(A) Western blotting of wtPS and variant PS expressed in CHO cells. SDS-PAGE of about 50 ng rPS under nonreducing conditions and immmunoblotting with an anti-PS polyclonal antibody was performed as described in Rezende et al.15 Molecular weight markers are shown in kilodaltons on the left. Lane 1, wild-type; lane 2, variant 123; lane 3, variant 124; lane 4, variant 134; lane 5, variant 1334. The assay described in panels B and C uses the reduction in thrombin generation measured using a chromogenic substrate to assess the enhancement by PS of APC-catalyzed factor Va inactivation.14,25 (B) The results of the initial screening of the PS variants for their ability to enhance APC-catalyzed factor Va inactivation are shown. Although each variant and the wtPS were tested at several different concentrations, the results are presented for 10 nM PS. Results (means of 3 experiments ± SEM) are expressed as a percentage of wtPS (100%). We previously showed15 that recombinant wtPS has a similar specific activity to a commercial purified human PS preparation and for both, half-maximal inhibition of thrombin generation was reached at a PS concentration of about 1 nM. Identical results were obtained for purified, semipurified, and unpurified wtPS-containing medium. (C) The ability of the variant 134 (▪) to enhance APC-catalyzed inactivation of factor Va in comparison to wtPS (♦). The results are presented for the full range of tested PS concentrations (0, 1.25, 2.5, 5, 10, 15, 20, and 25 nM) and expressed relative to the remaining activity of factor Va measured in the absence of PS (100%) as a mean of 3 experiments ± SEM for each PS concentration. In some cases the SEM cannot be seen due to its small size. There were insufficient amounts of the other variants to perform this analysis at all concentrations.

Close modal

Transient expression of wtPS and variant 134 in COS-1 cells showed that the level of variant 134 in conditioned medium was approximately 2-fold reduced compared to wtPS (Figure 2A). This was confirmed by pulse-chase experiments, which showed that at 24 hours, the proportion of the initially labeled PS secreted was also reduced about 2-fold (Figure 2B). This indicates that loss of EGF2 is associated with a modest defect of secretion and suggests correct overall folding.

Fig. 2.

Secretion and phospholipid binding of the variant 134 compared to wtPS.

(A) Relative transient expression levels of recombinant wtPS and variant 134 in COS-1 cells. The concentrations of PS in cell supernatants were normalized according to reporter control (secreted alkaline phosphatase) values and expressed as a percentage of the wtPS. Each experiment was performed 3 times in duplicate. The error bars represent ± 2 SD. Unpaired t test was used to compare the levels between wild-type and variant 134 (*P = .0007). (B) Pulse-chase analysis of wild-type (WT) and variant 134 PS. Transfected cells were metabolically radiolabeled for 30 minutes and cell lysate (L) and conditioned medium (M) were collected at 0, 2, 4, 8, and 24 hours, immunoprecipitated with a polyclonal anti-PS antibody, and separated by SDS-PAGE. Molecular weight markers were used to calibrate each gel and the arrows identify the PS bands. At 24 hours the amount of PS secreted, as a proportion of the initially labeled material, was 68% ± 1% for wtPS and 36% ± 9% for the 134 variant. (C) Binding of recombinant wtPS and variant 134 to phospholipid. The binding of a range of rPS concentrations (wild-type, ♦; variant 134, ▪) to plates coated with PC/PS/PE (20:30:50) vesicles was detected with a polyclonal anti-PS antibody in the presence of 3 mM CaCl2. We did not detect any nonspecific binding to control wells without immobilized phospholipid or in the presence of EDTA (ethylenediaminetetraacetic acid). A wide range of PS concentrations was tested (0-21.4 nM) showing that variant 134 and wtPS bound to the phospholipid vesicles in a saturable manner with a very similar half-maximal binding.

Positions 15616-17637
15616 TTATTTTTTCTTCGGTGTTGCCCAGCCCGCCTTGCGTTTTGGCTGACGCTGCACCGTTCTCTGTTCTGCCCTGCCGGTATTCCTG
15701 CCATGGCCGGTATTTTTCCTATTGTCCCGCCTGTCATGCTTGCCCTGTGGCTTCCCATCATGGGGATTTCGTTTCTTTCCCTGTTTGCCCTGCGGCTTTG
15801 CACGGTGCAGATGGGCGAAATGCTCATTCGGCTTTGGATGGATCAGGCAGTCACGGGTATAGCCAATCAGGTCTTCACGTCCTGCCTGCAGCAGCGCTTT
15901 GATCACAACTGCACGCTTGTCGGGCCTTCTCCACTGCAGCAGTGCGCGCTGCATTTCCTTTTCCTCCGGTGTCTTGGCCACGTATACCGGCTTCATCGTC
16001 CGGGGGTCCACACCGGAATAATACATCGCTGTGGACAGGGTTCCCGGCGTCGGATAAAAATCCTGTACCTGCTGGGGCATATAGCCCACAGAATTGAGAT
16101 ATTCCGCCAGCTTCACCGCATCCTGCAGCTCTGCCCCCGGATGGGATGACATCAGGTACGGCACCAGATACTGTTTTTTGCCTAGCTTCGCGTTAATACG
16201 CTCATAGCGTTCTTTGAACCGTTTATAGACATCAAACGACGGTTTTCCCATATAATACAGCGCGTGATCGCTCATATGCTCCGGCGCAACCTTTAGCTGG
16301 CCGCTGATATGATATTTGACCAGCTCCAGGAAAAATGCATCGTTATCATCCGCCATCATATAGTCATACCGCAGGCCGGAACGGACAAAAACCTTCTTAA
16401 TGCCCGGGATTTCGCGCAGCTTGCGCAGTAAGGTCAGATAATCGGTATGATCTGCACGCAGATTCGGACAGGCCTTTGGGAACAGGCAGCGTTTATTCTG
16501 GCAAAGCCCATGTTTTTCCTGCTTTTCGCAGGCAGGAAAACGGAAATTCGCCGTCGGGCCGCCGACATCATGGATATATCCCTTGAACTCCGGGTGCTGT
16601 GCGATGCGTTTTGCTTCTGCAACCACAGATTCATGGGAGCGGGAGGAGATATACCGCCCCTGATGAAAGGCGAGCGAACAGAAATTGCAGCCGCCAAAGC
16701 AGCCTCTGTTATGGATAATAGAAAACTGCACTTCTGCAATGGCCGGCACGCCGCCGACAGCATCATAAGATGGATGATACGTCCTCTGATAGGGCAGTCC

Fig. 2.

Secretion and phospholipid binding of the variant 134 compared to wtPS.